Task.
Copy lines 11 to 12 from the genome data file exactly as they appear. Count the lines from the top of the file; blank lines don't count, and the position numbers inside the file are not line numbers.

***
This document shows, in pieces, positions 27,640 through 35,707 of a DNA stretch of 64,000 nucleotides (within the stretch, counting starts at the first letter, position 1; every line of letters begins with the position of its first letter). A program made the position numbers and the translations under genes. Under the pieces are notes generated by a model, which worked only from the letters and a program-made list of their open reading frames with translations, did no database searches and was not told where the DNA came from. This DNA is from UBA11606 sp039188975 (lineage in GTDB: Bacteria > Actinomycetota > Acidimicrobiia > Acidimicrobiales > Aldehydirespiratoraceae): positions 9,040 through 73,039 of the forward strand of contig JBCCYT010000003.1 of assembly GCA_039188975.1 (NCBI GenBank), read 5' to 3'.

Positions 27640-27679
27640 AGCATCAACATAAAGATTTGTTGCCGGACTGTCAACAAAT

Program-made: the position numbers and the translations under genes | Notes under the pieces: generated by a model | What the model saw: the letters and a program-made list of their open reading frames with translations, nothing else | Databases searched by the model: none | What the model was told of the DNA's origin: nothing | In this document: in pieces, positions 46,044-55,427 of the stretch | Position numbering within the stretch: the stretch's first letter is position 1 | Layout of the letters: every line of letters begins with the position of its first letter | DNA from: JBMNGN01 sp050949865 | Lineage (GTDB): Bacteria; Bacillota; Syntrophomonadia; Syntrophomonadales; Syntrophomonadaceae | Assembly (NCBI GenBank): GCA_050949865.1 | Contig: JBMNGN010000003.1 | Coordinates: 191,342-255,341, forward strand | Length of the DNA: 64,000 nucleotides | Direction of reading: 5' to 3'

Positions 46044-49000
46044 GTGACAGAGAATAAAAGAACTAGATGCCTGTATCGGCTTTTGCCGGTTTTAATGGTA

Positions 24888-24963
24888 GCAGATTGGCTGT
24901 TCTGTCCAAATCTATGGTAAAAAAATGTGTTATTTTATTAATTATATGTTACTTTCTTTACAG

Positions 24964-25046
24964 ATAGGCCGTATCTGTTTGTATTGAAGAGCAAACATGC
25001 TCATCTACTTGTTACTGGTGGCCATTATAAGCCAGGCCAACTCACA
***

24964 ATAGGCCGTATCTGTTTGTATTGAAGAGCAAACATGC
25001 TCATCTACTTGTTACTGGTGGCCATTATAAGCCAGGCCAACTCACA